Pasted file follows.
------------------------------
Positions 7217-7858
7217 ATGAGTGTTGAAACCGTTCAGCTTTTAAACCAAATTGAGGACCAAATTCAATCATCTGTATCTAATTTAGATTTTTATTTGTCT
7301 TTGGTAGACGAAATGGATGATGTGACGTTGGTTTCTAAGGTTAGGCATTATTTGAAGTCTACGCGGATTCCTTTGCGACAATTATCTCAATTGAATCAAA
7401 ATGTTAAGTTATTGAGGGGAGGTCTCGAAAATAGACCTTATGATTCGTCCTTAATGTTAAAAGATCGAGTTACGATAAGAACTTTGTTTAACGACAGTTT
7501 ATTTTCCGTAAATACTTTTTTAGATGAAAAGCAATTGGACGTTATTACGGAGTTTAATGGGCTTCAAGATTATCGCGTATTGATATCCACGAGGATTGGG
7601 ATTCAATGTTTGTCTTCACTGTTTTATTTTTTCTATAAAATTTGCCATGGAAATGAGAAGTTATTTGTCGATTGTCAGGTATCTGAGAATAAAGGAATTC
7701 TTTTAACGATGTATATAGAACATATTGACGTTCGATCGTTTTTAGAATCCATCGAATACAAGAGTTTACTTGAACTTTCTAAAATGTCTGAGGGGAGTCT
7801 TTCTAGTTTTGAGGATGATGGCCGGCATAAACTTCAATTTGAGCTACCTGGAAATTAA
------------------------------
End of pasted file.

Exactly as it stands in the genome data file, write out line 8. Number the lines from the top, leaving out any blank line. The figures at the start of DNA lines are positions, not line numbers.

7801 TTCTAGTTTTGAGGATGATGGCCGGCATAAACTTCAATTTGAGCTACCTGGAAATTAA